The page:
Reblogged from Judaism Resources
Christianity contends that the crucifixion of Jesus represents the culmination of the offerings described in the Jewish Bible. It is claimed that Jesus is the “sacrifice to end all sacrifices”.
Is there any truth to this Christian assertion? Let us study the Biblical offerings and see what we can learn.
One feature that is obvious in all of the Scriptural offerings is the fact that nothing remained of them, they were completely consumed. Some of the offerings were immediately burned on the altar, while others were eaten by the priests or by the bearer of the offering. Anything that remained was burned (Exodus 12:10, Leviticus 7:17). The offering itself was eradicated. The only thing that remained from the offering was the closeness to God that it generated.
When an individual walked home after having brought his or her offering in the Temple, the last thing on their mind was the animal that was burned or eaten. The destruction of the animal brought to mind the concept that everything temporal; is just that – temporal. There is no intrinsic value to anything that can be destroyed. The offering brought into focus that our only true possession is the relationship we share with the One who created all.
In short, one of the central concepts of the Biblical offerings was the idea that everything earthly – represented by the offering – has no intrinsic existence. It is only the closeness to God that we obtain through the sincere act of bringing a gift to God that is of any value. The offerings of Scripture reinforced the central concept of Scripture, that God is the absolute Master of all – while the animal that was brought as the offering represented the flimsy nature of the existence of all created beings – including life itself.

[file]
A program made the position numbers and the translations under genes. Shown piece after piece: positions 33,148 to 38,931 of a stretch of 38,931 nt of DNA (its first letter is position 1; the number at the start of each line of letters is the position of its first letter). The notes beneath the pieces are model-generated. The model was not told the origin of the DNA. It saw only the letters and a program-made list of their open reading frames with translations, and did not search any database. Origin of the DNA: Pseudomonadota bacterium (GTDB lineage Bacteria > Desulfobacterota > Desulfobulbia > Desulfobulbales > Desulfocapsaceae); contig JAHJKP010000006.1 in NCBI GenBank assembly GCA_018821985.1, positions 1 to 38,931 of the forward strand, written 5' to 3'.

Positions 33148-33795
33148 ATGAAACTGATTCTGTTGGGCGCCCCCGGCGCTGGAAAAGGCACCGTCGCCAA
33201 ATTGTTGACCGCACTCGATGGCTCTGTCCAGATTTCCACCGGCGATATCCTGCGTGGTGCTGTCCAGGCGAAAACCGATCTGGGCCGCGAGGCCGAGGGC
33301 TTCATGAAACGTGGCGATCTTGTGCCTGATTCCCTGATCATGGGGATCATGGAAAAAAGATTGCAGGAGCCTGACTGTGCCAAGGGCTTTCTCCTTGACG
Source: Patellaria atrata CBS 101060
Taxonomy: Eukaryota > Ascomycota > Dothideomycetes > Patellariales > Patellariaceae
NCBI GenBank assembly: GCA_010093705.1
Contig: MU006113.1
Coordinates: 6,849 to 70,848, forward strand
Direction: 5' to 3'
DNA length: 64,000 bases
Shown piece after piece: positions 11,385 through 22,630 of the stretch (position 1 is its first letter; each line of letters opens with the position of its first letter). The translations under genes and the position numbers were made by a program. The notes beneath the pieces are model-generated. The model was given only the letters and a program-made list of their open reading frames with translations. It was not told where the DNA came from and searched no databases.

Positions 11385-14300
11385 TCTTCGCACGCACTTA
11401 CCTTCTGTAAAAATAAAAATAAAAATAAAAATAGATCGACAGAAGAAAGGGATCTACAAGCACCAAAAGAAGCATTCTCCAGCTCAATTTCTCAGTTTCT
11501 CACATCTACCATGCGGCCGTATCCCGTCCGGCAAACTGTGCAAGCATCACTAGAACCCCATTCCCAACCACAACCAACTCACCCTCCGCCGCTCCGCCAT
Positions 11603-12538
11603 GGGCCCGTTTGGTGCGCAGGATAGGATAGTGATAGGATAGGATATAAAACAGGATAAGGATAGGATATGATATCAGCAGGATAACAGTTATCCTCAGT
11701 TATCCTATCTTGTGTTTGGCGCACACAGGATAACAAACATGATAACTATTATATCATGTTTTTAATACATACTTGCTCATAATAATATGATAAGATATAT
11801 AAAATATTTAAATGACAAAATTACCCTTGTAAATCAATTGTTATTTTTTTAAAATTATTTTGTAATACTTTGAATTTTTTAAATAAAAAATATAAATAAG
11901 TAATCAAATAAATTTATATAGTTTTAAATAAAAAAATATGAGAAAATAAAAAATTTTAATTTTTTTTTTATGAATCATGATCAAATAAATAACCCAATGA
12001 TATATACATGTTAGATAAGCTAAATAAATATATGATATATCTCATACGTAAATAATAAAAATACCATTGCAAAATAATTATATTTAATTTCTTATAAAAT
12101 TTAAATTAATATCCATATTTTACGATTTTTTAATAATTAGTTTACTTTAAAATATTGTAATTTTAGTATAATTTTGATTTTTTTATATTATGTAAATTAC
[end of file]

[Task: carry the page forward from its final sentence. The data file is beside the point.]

Imagine if someone were to return from having brought an offering in the Temple with a portrait of the animal that he or she had brought as an offering. Imagine further that this individual hangs this portrait in a prominent place in his or her home. This individual goes around praising the animal: “Oh what a perfect sacrifice! Completely unblemished! This offering is my best friend because through it I achieved atonement from my sins!” – It would be obvious to one and all that this individual has completely misunderstood the Biblical sacrifices. Instead of learning the lesson of the offering – that all earthly existence is but a dream – this individual attempts to exalt an example of earthly existence.
The individual in our parable is none other than the Christian theologian. The Christian theologian points to the supposed sacrifice of Jesus in order to exalt Jesus. With this doctrine, the Christian has turned the Biblical concept of sacrifice inside out. The point of the Biblical sacrifice was to emphasize the ephemeral nature of the article brought as an offering and to exalt the Creator of all. Exalting the item brought as an offering goes directly against the basic theme of the Biblical offerings.
Yisroel C. Blumenthal